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Home  >  Features  >  Coming Home

Features

Coming Home

Coming Home

Tuesday June 23

 Jackie Macadam meets Margaret Beetham, daughter of the 20th century Church of Scotland missionary and theologian, Lesslie Newbigin.                                                                                                                            

“IT is hard to convey how different Edinburgh in 1946 was from the world I knew and loved.”

Margaret Beetham is recalling a childhood visit ‘home’ from India. Home Is Where, the book in which she recalls her life as a missionary child, has just been published.

 Margaret’s father, Lesslie Newbigin, was one of the architects of the new united Church of South India. “In 1947 he became one of its first Bishops, a move which surprised some who knew of his and my mother’s deep roots in the ‘kirk’, with its anti-episcopal history,” she said. “Others, however, understood that the CSI came out of a desire to remake ‘Church’ by bringing together and refashioning different traditions.”

“When my parents spoke of ‘Home’ they meant Britain and specifically Scotland. My Mum loved Edinburgh, the city where she had lived and gone to university. She met Dad when they both worked for the Student Christian Movement in Scotland.  But until I was six, I had never been ‘Home’ and when we got there it felt strange and alien. Everyone was white and, even the women wore dark clothes. No colourful saris. And it was bitterly cold!” she recalls.

It was a somewhat traumatic change for Margaret and her sisters.

Margaret explained:  “I spent most of my first twelve years in South India where my parents were based, in two great cities, first Kanchipuram, near Chennai (Madras), and then Madurai. However, I spent much of the time at boarding school 7000 feet up in the cool of the Palni Hills, called ‘hills’ by the British in the somewhat patronising vocabulary of colonialism, though these ‘hills’ were far higher than the tallest mountains in Scotland.”

Not surprisingly, many of Margaret’s earliest memories are of travel.

“Each year we went from the city on the hot, dry lowlands we called ‘the plains’ and went up into the cool and green of the hills. I remember the excitement of those journeys.”

But she added: “Our longest journeys were those on the huge ocean-going ships which took us between India and Britain every five years.”

She explained: “Our parents, sent by the Church of Scotland to India, were torn between the conviction that God wanted them to be in India and their belief, shared by many but not all their colleagues, that giving us - their children - a good education meant sending us back to school in England, even though that meant many years of separation.”

However, Margaret had a varied early education. “I went to three different schools before I was eight; primary schools in Edinburgh and Huyton, a suburb of Liverpool where my mother’s sister lived, with whom we stayed for some months in 1947, and then the school up in the mountains of South India to which I went as a boarder from the ages of eight to twelve. Still I was happy at this school and it was a wrench to leave, as I did when I was 12, to go, with my sister, to a boarding school for girls in Kent.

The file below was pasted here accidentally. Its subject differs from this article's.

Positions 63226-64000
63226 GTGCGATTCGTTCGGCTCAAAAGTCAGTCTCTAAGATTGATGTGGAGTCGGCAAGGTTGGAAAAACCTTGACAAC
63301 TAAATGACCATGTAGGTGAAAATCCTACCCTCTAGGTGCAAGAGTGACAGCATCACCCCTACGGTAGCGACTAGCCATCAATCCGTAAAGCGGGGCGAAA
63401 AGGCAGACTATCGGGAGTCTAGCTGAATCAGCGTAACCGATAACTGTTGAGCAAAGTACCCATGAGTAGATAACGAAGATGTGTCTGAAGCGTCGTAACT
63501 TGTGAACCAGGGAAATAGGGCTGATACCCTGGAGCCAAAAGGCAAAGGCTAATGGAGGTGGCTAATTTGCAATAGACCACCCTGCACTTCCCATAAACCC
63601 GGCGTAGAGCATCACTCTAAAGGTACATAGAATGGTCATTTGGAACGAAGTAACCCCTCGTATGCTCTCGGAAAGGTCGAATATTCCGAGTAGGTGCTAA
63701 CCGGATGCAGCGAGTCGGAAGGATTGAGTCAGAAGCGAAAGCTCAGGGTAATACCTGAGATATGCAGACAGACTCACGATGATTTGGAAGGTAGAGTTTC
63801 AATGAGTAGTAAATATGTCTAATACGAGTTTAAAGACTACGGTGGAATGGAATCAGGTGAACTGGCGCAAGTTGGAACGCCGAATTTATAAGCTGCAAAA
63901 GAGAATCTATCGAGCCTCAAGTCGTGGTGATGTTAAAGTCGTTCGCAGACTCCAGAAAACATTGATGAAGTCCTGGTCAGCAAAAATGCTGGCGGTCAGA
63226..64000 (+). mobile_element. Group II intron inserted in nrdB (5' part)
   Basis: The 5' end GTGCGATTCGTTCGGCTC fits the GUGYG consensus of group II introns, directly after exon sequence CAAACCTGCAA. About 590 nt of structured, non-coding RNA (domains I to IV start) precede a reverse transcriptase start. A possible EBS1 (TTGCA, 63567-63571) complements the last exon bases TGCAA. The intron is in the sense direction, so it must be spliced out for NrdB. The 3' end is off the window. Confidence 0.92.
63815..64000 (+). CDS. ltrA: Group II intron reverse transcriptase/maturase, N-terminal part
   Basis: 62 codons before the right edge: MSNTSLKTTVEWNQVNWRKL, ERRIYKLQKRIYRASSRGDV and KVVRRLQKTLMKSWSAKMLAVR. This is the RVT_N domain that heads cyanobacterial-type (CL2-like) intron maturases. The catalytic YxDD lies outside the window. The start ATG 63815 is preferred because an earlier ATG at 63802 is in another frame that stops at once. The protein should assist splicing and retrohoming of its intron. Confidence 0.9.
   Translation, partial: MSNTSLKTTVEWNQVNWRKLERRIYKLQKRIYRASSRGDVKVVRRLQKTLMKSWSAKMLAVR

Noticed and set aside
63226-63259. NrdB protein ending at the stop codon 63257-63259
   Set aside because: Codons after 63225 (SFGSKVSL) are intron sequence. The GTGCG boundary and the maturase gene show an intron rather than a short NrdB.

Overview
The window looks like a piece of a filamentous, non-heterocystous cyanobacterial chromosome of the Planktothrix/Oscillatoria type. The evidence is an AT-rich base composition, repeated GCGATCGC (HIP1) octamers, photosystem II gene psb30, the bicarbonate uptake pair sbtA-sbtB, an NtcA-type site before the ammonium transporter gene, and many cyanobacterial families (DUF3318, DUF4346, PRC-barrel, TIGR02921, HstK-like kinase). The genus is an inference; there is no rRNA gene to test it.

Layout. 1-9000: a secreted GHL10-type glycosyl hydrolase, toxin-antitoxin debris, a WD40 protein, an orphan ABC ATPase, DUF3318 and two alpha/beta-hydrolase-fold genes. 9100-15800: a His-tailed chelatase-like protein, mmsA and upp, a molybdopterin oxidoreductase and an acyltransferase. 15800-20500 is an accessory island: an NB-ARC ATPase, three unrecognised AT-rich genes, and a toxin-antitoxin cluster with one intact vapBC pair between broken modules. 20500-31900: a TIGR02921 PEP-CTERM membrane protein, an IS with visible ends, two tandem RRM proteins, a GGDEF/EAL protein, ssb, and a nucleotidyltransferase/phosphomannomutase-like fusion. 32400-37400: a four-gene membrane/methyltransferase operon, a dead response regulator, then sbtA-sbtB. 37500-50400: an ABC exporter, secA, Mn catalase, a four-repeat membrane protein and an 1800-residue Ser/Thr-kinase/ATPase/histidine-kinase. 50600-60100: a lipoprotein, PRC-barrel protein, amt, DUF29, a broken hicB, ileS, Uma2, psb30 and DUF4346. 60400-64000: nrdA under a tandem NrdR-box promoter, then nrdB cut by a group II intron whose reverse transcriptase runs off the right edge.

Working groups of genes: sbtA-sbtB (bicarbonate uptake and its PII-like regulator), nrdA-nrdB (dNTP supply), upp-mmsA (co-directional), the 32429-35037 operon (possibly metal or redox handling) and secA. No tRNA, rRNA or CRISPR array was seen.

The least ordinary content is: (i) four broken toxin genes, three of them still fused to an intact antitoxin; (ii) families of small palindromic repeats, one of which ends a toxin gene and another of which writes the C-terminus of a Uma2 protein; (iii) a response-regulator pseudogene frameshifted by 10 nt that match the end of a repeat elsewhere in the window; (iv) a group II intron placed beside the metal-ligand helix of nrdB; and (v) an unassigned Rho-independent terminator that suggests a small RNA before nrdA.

“My mother had gone to this same school, founded for the daughters of missionaries in 1838. It gave me a good academic education. However, it was a hard time for me and my sisters in that we were separated from our families for all the years of our schooling. No going home in the holidays for us. We stayed with various older relatives of our parents…. However, as my sister Alison, said to me when we sat together in the hospice at the end of her life, no one ever hugged us. We did not see our parents or siblings – at least not for five years. Nor did we have Skype or access to phones of any kind (no mobiles then, of course).  We wrote letters to each other every week. I still have some of them put away in a trunk under the bed in the spare room.”

Margaret says that it was while she was with her dying sister that she began to write her memories down, but publishing her memories required some thought.

“I was very hesitant about publishing it as it felt very exposing, not of me so much, but of those I love. I checked it out with my siblings and children but, of course, most of those who feature in the story are dead. Also, as I make clear in the book, it is based on my memories and memory is unreliable. I was afraid I might have wronged those I wrote about. However, I also had an increasingly strong conviction that this was not just my story but one account of an experience which was shared by many others. In the first place, the children of those in Britain whose parents over the last hundred and fifty years or more have left ‘Home’ to work for the church or the state or the army overseas. There have been a few accounts of missionary childhoods but not many written by women.

“Beyond those histories I am very aware of how many children today have been displaced from the world they thought of as ‘home’ and find themselves in strange countries, with or without their families. That is in part why I wrote the story in the third person, even though it is my story.”

“The book might be about the past and about my childhood, but it is set in the present and in my old age.  I have found a home here and now, in my neighbourhood, among my wonderful friends and work colleagues, in my church community.”

 ‘Home Is Where: The Journeys of a Missionary Child.’ By Margaret Beetham is published by Darton, Longman and Todd. Ebook version available on   https://www.dltebooks.com/